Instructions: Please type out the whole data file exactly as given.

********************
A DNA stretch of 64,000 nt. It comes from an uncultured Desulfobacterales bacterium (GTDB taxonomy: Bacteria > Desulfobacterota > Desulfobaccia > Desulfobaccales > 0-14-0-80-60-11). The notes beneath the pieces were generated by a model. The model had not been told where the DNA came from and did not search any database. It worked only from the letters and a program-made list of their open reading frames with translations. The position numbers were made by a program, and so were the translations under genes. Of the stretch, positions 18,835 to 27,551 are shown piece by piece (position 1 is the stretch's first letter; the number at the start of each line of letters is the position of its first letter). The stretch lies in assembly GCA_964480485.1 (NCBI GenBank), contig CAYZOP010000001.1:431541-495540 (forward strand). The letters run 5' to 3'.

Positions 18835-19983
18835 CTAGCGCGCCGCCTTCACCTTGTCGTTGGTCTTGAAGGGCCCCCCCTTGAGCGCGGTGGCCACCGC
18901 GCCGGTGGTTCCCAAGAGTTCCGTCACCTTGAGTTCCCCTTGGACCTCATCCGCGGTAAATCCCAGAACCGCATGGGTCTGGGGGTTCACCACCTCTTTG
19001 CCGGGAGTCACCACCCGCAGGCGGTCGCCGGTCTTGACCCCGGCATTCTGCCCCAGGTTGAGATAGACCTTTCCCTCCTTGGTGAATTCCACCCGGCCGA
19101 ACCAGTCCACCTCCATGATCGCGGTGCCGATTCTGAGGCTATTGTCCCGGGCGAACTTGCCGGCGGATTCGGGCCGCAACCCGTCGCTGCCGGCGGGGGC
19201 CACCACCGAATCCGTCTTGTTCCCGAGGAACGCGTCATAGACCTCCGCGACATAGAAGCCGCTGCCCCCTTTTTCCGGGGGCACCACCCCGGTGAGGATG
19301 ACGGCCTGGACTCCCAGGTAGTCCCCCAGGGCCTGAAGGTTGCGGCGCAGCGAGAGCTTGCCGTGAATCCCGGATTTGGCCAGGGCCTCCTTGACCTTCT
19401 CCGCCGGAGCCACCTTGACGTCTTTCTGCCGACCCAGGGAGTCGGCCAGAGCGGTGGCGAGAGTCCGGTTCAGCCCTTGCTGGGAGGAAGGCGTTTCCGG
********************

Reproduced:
A DNA stretch of 64,000 nt. It comes from an uncultured Desulfobacterales bacterium (GTDB taxonomy: Bacteria > Desulfobacterota > Desulfobaccia > Desulfobaccales > 0-14-0-80-60-11). The notes beneath the pieces were generated by a model. The model had not been told where the DNA came from and did not search any database. It worked only from the letters and a program-made list of their open reading frames with translations. The position numbers were made by a program, and so were the translations under genes. Of the stretch, positions 18,835 to 27,551 are shown piece by piece (position 1 is the stretch's first letter; the number at the start of each line of letters is the position of its first letter). The stretch lies in assembly GCA_964480485.1 (NCBI GenBank), contig CAYZOP010000001.1:431541-495540 (forward strand). The letters run 5' to 3'.

Positions 18835-19983
18835 CTAGCGCGCCGCCTTCACCTTGTCGTTGGTCTTGAAGGGCCCCCCCTTGAGCGCGGTGGCCACCGC
18901 GCCGGTGGTTCCCAAGAGTTCCGTCACCTTGAGTTCCCCTTGGACCTCATCCGCGGTAAATCCCAGAACCGCATGGGTCTGGGGGTTCACCACCTCTTTG
19001 CCGGGAGTCACCACCCGCAGGCGGTCGCCGGTCTTGACCCCGGCATTCTGCCCCAGGTTGAGATAGACCTTTCCCTCCTTGGTGAATTCCACCCGGCCGA
19101 ACCAGTCCACCTCCATGATCGCGGTGCCGATTCTGAGGCTATTGTCCCGGGCGAACTTGCCGGCGGATTCGGGCCGCAACCCGTCGCTGCCGGCGGGGGC
19201 CACCACCGAATCCGTCTTGTTCCCGAGGAACGCGTCATAGACCTCCGCGACATAGAAGCCGCTGCCCCCTTTTTCCGGGGGCACCACCCCGGTGAGGATG
19301 ACGGCCTGGACTCCCAGGTAGTCCCCCAGGGCCTGAAGGTTGCGGCGCAGCGAGAGCTTGCCGTGAATCCCGGATTTGGCCAGGGCCTCCTTGACCTTCT
19401 CCGCCGGAGCCACCTTGACGTCTTTCTGCCGACCCAGGGAGTCGGCCAGAGCGGTGGCGAGAGTCCGGTTCAGCCCTTGCTGGGAGGAAGGCGTTTCCGG